How To Build A Network Effect For Your Content
How do you write content people want to read?
The standard procedure for creating an article as an inbound marketer is to write content based on what the company knows or what they can find based on internet research. This is the OG premise of inbound marketing—your audience will want to read your content if it is helpful to them, if they can learn something, or if it can assist them in decision-making. It’s not interruptive nor distractive, and meets the reader where they are.
But inbound marketing got crowded. So many people began writing content and positioning it as helpful that this space became noisy and repetitive. Enter network content creation.
Creating Content Via Networks Vs. “Traditional” Inbound Methods
Instead of broadcasting out information and hoping it reaches the right people based on inbound methodology alone, we (and other marketers) are finding success in asking our customers and/or readers to contribute to posts. In other words, we’re asking our readers and customers to help us create interesting content.
Why does it work?
Network content creation works on a psychological level. People are more likely to give their opinion than be interested in reading yours. By asking them to contribute their thoughts and opinions to your work, you’re more likely to get higher open rates and response rates. One note: You still have the responsibility to vet what your contributors say!
Other reasons why this tactic works:
- People are more receptive to reading “crowdsourced” information from reputable sources.
- Those who contribute get publicity and links on your site. (Marketing teams know this exposure is valuable, so they’re even more willing to contribute.)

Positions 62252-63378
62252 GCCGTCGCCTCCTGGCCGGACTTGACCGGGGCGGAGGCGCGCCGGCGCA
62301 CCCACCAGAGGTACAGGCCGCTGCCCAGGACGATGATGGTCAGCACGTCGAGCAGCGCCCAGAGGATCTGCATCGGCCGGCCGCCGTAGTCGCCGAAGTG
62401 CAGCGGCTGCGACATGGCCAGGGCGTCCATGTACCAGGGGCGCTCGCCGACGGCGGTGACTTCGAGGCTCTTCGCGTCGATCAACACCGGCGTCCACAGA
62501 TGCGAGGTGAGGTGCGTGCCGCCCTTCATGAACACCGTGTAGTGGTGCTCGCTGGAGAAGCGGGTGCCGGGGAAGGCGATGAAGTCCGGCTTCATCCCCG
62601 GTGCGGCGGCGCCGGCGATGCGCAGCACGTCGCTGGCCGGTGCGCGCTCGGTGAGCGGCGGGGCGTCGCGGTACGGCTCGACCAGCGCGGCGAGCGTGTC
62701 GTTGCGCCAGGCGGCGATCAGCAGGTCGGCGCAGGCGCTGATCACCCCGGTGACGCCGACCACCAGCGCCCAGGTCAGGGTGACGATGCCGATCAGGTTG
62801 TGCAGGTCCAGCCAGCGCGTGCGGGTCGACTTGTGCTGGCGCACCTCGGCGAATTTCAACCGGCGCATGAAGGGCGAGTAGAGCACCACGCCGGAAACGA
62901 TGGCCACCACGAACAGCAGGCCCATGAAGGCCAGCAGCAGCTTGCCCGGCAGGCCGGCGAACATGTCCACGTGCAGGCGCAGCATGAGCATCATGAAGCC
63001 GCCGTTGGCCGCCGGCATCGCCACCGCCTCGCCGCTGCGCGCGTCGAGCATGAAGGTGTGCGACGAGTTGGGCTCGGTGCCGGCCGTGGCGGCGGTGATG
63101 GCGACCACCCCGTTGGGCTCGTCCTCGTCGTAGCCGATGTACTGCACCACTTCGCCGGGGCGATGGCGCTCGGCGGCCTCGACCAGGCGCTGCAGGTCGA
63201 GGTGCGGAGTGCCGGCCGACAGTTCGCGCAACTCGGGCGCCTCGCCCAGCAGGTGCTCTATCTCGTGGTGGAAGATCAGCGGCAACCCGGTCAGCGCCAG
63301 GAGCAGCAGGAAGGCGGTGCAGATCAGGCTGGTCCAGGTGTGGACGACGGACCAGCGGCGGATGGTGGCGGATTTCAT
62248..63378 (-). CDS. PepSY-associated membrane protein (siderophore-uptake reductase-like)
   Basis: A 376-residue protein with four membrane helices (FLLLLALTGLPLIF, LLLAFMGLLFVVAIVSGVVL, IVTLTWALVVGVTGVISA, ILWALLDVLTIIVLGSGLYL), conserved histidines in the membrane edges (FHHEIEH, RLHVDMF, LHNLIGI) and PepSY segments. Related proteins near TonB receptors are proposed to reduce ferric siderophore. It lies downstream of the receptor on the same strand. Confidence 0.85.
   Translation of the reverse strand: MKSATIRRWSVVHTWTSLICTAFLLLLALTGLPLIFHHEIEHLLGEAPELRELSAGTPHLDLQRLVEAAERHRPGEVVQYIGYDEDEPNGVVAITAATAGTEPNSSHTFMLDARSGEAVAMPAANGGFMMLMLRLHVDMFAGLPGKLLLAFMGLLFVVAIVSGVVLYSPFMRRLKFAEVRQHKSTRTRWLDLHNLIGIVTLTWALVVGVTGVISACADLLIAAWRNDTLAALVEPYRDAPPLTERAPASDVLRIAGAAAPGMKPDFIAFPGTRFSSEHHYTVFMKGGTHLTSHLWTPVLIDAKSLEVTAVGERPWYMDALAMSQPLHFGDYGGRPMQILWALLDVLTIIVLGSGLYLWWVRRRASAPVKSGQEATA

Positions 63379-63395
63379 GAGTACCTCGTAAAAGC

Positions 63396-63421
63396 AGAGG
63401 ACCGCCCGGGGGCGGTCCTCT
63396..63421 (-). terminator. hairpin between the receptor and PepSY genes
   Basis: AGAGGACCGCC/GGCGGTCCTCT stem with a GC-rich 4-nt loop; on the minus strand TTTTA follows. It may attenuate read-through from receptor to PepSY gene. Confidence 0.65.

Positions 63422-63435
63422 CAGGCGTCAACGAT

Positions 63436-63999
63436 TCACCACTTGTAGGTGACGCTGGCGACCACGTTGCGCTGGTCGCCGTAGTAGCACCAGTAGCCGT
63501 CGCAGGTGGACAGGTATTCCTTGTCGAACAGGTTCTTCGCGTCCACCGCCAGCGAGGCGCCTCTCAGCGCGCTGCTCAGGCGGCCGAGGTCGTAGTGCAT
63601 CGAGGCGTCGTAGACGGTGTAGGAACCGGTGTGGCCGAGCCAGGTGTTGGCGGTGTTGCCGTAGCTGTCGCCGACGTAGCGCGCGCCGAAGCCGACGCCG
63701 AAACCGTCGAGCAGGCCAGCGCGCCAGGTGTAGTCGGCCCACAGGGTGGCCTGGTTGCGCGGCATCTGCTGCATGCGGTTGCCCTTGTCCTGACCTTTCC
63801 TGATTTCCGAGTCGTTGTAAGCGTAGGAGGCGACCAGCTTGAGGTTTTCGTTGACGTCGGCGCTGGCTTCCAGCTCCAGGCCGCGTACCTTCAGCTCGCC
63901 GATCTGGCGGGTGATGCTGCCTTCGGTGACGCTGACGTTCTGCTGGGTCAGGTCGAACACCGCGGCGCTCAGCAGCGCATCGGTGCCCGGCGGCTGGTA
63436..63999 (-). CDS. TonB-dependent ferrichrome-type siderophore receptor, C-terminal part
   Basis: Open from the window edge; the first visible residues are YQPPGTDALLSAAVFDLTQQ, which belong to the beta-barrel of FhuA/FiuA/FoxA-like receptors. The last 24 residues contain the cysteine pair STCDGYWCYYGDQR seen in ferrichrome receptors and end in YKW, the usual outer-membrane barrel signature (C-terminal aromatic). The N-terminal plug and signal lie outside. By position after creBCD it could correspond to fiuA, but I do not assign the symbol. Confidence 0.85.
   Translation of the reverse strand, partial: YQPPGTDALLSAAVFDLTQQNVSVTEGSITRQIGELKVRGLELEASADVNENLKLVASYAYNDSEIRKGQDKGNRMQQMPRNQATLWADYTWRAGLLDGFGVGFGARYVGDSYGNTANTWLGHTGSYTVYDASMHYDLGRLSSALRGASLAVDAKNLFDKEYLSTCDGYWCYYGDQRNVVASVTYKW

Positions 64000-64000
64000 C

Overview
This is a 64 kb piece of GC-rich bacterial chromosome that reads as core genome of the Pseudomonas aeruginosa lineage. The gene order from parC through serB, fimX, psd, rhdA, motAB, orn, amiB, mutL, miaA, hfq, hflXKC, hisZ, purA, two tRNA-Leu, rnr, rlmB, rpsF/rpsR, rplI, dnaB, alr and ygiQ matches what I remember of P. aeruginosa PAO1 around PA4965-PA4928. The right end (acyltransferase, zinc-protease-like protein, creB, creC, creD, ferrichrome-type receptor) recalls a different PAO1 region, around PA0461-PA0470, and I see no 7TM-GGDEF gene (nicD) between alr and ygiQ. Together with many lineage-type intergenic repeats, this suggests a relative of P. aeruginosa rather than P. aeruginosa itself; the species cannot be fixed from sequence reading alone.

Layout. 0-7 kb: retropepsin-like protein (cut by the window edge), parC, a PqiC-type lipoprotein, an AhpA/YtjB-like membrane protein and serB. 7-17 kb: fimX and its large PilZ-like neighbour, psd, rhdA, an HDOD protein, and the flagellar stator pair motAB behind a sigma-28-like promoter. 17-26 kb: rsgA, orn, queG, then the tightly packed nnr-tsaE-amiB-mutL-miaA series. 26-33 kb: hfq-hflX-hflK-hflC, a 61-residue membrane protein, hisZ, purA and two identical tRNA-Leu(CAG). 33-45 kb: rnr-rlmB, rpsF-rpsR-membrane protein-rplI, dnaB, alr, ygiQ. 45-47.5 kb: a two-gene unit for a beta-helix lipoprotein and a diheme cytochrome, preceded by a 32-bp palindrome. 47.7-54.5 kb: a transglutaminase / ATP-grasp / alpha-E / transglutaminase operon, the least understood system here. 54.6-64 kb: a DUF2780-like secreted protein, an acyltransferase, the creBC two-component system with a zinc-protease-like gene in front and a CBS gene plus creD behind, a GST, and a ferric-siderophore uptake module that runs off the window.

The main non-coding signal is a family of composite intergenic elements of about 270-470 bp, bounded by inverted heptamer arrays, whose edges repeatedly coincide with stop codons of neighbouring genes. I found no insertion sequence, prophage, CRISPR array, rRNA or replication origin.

- Contributing increases social exposure. If the post someone contributes to gets thousands of views per month, that’s helpful to them.
So it’s a win-win to ask people to contribute.
3 Examples Of Successful Network Effects In Content Marketing
Databox sells a reporting dashboard that plugs into other marketing software tools like HubSpot, so users can present marketing results to clients or their own teams. The company sells primarily to marketing agencies like Nectafy; as a result they’ve built an email list of contributors who are just like us—marketing agencies who are willing to share their info with them in exchange for backlinks or shout-outs.
Most of their blog posts feature insights from dozens of industry pros. To get this info, the Databox team sends out email lists to their list of contributors asking them to submit ideas through a survey.
Henry O’Loughlin, founder of Buildremote, has only bought two or three desks—ever. So how can he legitimately write a post about the best home office desks out there without faking data?
Well, he used his own desk—and HARO. In this case, the topic he was writing about was a good fit for crowdsourcing. It didn’t require any expertise, just a specific audience, so he posted the query on HARO and used the responses he got. From there, he was able to quickly sort answers and share them. If you’re writing about something that requires a large number of opinions—and which you can’t pull off using only your perspective—this method is a good way to go.
How did Henry create this post?
He used HARO to survey anyone willing to answer the question. Then, he sorted the answers as they came in. Again, this wasn’t complicated to create or write—it simply requires figuring out what you want to ask and following a process for sharing what you find. Because you have data to back up what you’re sharing, instead of BSing an answer, you’re providing as many real people and their experiences as you can to provide input.